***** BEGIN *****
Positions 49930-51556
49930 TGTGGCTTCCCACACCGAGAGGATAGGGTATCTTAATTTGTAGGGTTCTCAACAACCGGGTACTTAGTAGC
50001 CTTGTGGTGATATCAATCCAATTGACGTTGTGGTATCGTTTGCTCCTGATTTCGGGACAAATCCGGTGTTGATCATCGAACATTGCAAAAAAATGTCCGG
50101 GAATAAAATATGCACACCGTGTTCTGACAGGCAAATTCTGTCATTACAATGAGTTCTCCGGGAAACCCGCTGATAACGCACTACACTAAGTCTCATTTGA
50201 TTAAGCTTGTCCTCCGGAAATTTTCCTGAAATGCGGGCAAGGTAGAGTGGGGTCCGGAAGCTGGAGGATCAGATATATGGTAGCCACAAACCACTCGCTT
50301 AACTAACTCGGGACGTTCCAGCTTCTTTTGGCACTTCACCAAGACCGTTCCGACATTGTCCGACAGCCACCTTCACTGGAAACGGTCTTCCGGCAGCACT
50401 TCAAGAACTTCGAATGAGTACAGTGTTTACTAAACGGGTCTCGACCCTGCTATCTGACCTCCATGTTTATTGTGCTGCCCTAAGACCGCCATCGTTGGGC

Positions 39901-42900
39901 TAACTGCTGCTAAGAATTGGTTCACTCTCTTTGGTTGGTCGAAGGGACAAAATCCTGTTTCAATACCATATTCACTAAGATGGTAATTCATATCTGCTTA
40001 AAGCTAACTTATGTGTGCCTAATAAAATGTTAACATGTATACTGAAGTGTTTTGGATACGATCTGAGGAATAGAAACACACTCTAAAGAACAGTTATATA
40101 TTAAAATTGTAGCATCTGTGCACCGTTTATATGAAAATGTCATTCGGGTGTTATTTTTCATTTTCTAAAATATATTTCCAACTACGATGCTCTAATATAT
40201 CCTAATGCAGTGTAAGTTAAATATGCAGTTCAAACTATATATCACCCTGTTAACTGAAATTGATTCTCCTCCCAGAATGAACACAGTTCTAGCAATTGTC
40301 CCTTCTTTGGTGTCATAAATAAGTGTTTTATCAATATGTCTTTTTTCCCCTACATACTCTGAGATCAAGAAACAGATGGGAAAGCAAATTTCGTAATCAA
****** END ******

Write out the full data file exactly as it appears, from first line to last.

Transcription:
Positions 49930-51556
49930 TGTGGCTTCCCACACCGAGAGGATAGGGTATCTTAATTTGTAGGGTTCTCAACAACCGGGTACTTAGTAGC
50001 CTTGTGGTGATATCAATCCAATTGACGTTGTGGTATCGTTTGCTCCTGATTTCGGGACAAATCCGGTGTTGATCATCGAACATTGCAAAAAAATGTCCGG
50101 GAATAAAATATGCACACCGTGTTCTGACAGGCAAATTCTGTCATTACAATGAGTTCTCCGGGAAACCCGCTGATAACGCACTACACTAAGTCTCATTTGA
50201 TTAAGCTTGTCCTCCGGAAATTTTCCTGAAATGCGGGCAAGGTAGAGTGGGGTCCGGAAGCTGGAGGATCAGATATATGGTAGCCACAAACCACTCGCTT
50301 AACTAACTCGGGACGTTCCAGCTTCTTTTGGCACTTCACCAAGACCGTTCCGACATTGTCCGACAGCCACCTTCACTGGAAACGGTCTTCCGGCAGCACT
50401 TCAAGAACTTCGAATGAGTACAGTGTTTACTAAACGGGTCTCGACCCTGCTATCTGACCTCCATGTTTATTGTGCTGCCCTAAGACCGCCATCGTTGGGC

Positions 39901-42900
39901 TAACTGCTGCTAAGAATTGGTTCACTCTCTTTGGTTGGTCGAAGGGACAAAATCCTGTTTCAATACCATATTCACTAAGATGGTAATTCATATCTGCTTA
40001 AAGCTAACTTATGTGTGCCTAATAAAATGTTAACATGTATACTGAAGTGTTTTGGATACGATCTGAGGAATAGAAACACACTCTAAAGAACAGTTATATA
40101 TTAAAATTGTAGCATCTGTGCACCGTTTATATGAAAATGTCATTCGGGTGTTATTTTTCATTTTCTAAAATATATTTCCAACTACGATGCTCTAATATAT
40201 CCTAATGCAGTGTAAGTTAAATATGCAGTTCAAACTATATATCACCCTGTTAACTGAAATTGATTCTCCTCCCAGAATGAACACAGTTCTAGCAATTGTC
40301 CCTTCTTTGGTGTCATAAATAAGTGTTTTATCAATATGTCTTTTTTCCCCTACATACTCTGAGATCAAGAAACAGATGGGAAAGCAAATTTCGTAATCAA